Short takes for Jan. 4

Peterson tells it like it is

THUMBS UP: Few men or women in Congress these days would qualify for a “thumbs up,” but we’re giving one to District 7 Rep. Collin Peterson for his candor in describing the state of affairs in Washington these days. We don’t agree with his vote against legislation to avoid the “fiscal cliff,” even though it barely qualifies as a short-term solution, but at least Peterson, in interviews with the Independent and the Associated Press, tells it like it is and pulls few punches; we respect that. The approval rating for the U.S. Congress is at an all-time low for good reason – it has simply failed to get things done this past year, and Peterson is smart enough to know not to try to patronize his constituents and lead them to believe everything is, and will be, OK.

Flu packs a punch

THUMBS DOWN: Flu season is really ramping up, so make sure to keep a close eye on your children and elderly parents in the coming weeks. A teen from Texas who was visiting relatives in Wisconsin died Saturday at a St. Paul hospital – the third flu death in Minnesota this season – and another, a 14-year-old girl from St. Louis Park, contracted Influenza A and is fighting for her life. Health officials have predicted this could be one of the worst flu seasons in some time in Minnesota, and the AP reported that more than 120 Minnesotans were hospitalized with the flu in the week ending Dec. 22.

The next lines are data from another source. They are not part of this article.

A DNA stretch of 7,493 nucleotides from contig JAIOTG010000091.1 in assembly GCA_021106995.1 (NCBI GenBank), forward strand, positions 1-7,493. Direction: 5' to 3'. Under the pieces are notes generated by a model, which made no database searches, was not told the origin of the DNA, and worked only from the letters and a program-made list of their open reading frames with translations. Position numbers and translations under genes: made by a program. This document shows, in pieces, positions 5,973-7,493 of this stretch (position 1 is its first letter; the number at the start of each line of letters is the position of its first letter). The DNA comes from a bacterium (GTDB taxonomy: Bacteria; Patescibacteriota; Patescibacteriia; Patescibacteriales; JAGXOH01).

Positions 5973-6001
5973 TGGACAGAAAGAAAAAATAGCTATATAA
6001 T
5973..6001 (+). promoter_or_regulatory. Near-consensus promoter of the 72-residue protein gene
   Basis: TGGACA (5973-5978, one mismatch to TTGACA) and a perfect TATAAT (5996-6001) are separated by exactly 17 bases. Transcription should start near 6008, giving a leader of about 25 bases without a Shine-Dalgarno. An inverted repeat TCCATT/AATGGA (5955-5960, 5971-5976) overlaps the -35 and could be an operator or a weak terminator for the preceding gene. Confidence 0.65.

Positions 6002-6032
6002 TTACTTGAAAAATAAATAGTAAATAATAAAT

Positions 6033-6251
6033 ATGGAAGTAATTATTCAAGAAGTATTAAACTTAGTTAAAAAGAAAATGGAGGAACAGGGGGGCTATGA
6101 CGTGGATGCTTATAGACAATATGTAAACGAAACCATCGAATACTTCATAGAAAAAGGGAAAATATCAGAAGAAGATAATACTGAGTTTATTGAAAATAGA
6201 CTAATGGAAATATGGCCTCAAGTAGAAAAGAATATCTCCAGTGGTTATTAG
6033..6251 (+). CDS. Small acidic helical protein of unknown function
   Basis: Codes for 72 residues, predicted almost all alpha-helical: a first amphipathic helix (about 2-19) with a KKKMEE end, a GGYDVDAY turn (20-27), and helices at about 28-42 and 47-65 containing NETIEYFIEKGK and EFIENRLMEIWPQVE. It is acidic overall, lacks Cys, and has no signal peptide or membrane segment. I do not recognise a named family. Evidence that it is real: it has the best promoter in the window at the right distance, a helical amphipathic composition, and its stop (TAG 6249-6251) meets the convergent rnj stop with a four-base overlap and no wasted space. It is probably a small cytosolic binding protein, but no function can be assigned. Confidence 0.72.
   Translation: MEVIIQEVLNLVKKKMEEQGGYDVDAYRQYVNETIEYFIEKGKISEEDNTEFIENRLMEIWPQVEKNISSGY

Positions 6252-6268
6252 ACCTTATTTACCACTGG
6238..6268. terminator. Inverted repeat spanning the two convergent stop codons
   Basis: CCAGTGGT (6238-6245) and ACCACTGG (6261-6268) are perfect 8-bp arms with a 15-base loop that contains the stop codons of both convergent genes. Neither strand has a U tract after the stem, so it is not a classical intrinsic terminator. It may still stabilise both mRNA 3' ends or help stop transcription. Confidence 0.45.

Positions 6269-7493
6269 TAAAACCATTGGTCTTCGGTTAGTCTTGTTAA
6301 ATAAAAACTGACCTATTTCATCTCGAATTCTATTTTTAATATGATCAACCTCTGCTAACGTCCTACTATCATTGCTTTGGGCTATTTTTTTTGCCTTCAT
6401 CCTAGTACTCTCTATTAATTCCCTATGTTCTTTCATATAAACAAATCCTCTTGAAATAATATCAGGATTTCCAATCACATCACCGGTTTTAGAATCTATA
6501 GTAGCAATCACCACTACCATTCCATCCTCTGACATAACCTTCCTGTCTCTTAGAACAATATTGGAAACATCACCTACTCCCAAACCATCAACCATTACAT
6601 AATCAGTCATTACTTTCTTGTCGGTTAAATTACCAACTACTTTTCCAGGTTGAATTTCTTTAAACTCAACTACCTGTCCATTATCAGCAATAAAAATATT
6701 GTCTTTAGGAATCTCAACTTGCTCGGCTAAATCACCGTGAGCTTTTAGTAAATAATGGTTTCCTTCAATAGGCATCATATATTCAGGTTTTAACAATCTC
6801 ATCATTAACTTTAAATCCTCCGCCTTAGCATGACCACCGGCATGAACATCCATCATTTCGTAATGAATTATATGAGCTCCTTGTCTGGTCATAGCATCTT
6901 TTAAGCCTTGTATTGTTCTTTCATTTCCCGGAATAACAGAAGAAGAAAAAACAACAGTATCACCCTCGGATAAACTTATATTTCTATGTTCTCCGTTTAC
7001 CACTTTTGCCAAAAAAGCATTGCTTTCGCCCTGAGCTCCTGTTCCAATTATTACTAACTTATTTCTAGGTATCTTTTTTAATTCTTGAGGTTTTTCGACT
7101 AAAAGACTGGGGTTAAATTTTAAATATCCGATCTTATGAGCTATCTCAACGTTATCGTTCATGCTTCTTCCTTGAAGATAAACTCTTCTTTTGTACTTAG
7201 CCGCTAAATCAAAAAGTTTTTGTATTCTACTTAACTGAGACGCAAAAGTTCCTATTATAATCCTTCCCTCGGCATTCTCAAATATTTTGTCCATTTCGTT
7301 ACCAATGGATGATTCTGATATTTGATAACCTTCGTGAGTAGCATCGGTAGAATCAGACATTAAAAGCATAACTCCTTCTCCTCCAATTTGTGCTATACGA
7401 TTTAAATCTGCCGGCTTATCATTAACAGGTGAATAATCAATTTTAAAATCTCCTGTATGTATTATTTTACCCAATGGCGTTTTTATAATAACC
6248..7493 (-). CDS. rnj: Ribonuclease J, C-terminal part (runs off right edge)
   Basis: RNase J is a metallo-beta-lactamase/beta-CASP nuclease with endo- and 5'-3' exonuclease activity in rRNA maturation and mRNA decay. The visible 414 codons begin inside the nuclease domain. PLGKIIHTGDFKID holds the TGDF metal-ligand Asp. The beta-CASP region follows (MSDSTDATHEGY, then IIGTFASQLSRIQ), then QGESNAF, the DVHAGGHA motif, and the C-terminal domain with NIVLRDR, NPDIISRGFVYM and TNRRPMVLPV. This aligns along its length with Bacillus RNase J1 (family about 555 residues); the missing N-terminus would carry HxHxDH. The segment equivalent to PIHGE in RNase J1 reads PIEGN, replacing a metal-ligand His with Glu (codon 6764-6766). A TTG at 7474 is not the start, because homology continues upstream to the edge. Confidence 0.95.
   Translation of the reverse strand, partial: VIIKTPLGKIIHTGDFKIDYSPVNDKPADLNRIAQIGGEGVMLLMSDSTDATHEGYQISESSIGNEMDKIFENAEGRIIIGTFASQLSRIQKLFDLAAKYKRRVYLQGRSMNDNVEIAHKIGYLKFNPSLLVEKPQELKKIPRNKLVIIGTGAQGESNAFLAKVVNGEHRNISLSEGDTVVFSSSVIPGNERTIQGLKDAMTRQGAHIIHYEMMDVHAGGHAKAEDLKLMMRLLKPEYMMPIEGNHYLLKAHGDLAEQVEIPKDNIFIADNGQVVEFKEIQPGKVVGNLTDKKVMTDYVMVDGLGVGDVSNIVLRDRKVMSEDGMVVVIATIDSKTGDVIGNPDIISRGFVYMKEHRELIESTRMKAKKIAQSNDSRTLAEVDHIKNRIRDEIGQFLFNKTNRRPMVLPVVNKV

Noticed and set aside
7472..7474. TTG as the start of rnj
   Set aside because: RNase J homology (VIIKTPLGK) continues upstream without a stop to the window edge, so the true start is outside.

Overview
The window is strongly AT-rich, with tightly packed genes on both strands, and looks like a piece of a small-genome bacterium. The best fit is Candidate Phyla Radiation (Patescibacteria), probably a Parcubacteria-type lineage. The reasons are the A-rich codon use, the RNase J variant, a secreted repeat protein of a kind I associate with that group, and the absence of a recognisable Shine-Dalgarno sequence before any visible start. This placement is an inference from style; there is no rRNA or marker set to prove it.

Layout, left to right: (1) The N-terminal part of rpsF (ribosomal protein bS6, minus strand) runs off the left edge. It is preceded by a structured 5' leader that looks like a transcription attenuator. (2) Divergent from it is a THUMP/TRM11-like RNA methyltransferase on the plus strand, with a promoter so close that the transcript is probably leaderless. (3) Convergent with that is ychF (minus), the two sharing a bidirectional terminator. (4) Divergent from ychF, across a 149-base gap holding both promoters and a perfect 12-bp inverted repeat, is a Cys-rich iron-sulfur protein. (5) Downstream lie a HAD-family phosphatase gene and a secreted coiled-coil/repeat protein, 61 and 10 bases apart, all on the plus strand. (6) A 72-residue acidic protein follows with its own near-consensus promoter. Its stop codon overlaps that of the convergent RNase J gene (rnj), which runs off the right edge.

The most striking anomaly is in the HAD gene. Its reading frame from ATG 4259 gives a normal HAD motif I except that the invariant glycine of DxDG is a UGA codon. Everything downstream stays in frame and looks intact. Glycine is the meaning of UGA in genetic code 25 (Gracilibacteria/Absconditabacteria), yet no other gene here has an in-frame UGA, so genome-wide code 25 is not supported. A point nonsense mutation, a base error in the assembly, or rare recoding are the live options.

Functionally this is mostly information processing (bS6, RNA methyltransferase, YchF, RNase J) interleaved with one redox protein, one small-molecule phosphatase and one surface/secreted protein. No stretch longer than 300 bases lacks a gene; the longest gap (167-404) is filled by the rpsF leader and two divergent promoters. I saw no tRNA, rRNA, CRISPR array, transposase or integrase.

2013 Legislature

SIDEWAYS THUMBS: The 2013 legislative session gets going Tuesday, and as usual we don’t really know what to expect. But we do hope for one thing: that this year’s Legislature will deal with the $1 billion-plus deficit with zeal and common sense and not try to implement budget gimmicks and shifts. Surely that will mean some difficult decisions will have to be made and both sides will have to find areas where they are willing to compromise. That’s an abused (and unfortunately ugly) word in politics these days, but we hope the new Legislature, now fully under the Democrats’ watch, can work together to do what’s best for Minnesota. There will be Republicans standing in the way of what the Democrats want to do, and we expect nothing less – this is, after all, politics we’re talking about – but it’s up to both parties to worry more about the people of Minnesota and less about the letter after their name in 2013. Rural Republicans and Democrats in Minnesota have built up somewhat of a track record of working together on certain issues that affect their non-metro areas, but all of our elected officials need to follow that lead when it comes to fixing the deficit.